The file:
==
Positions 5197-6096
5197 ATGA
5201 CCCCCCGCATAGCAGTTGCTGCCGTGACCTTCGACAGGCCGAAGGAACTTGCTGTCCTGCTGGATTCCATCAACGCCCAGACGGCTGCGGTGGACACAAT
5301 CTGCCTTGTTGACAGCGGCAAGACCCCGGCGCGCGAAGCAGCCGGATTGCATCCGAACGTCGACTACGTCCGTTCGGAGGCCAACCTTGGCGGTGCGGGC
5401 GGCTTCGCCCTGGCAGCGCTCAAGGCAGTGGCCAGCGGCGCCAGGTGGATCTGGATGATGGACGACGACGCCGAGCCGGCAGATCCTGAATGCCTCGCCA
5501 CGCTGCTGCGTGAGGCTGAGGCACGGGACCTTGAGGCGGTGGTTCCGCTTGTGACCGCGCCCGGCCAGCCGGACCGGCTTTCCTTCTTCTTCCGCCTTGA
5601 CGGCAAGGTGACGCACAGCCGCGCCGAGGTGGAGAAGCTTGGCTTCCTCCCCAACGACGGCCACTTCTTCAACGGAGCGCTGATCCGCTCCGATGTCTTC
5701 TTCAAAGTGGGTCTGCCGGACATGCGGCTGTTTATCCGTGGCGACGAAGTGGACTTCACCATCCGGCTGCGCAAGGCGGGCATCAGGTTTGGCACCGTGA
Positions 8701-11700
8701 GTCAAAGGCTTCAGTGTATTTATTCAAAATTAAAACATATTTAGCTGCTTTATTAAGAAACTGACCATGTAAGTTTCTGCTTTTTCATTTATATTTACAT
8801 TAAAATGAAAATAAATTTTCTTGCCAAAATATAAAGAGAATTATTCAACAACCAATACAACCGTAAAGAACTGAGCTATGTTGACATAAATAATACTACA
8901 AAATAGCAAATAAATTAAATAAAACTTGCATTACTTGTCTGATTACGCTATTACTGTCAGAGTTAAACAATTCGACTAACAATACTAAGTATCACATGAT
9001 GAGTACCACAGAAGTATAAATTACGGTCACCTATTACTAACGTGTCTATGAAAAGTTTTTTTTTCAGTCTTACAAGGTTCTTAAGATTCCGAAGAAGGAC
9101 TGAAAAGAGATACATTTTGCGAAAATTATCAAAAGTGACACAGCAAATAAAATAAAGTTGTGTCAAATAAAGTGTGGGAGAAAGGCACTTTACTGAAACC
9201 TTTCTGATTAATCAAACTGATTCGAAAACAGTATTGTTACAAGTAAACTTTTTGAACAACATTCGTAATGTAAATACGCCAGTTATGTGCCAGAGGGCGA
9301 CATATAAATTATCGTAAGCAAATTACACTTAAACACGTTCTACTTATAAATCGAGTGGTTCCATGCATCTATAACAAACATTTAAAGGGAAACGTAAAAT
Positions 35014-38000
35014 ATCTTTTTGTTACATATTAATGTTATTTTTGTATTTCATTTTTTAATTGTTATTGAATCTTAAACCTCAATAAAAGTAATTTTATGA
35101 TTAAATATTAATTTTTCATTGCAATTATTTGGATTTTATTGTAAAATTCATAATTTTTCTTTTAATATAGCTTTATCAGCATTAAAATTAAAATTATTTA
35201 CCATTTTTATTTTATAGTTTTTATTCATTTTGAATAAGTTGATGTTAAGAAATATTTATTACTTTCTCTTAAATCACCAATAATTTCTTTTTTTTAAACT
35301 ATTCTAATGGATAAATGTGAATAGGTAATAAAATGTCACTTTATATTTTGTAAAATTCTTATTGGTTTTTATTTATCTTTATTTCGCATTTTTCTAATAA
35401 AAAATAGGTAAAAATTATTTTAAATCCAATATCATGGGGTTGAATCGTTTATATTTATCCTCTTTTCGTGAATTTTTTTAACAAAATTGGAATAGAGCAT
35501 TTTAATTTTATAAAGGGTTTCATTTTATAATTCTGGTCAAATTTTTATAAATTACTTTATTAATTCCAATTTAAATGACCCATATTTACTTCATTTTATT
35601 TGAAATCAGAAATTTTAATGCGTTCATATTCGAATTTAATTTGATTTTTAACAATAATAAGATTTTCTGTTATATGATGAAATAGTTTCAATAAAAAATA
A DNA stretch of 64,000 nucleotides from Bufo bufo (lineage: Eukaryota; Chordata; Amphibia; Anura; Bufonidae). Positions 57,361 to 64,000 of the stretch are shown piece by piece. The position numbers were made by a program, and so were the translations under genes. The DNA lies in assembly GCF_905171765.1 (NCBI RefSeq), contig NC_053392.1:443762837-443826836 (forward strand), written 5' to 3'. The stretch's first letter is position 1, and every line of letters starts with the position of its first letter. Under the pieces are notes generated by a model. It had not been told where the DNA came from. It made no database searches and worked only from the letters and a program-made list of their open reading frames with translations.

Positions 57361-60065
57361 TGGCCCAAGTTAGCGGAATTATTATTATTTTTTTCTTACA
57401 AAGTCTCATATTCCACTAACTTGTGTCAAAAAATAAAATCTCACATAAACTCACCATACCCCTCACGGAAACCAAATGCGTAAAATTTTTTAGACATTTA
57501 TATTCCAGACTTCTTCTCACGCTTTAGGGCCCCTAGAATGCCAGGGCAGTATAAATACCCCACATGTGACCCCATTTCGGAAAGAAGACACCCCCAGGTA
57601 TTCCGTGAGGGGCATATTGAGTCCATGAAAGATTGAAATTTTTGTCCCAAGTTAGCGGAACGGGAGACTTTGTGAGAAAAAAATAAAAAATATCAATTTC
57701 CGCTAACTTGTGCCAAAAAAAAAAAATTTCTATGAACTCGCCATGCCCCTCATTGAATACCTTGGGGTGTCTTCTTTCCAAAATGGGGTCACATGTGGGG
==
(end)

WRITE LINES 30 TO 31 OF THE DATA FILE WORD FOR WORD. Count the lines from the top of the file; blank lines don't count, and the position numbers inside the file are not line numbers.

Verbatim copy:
57601 TTCCGTGAGGGGCATATTGAGTCCATGAAAGATTGAAATTTTTGTCCCAAGTTAGCGGAACGGGAGACTTTGTGAGAAAAAAATAAAAAATATCAATTTC
57701 CGCTAACTTGTGCCAAAAAAAAAAAATTTCTATGAACTCGCCATGCCCCTCATTGAATACCTTGGGGTGTCTTCTTTCCAAAATGGGGTCACATGTGGGG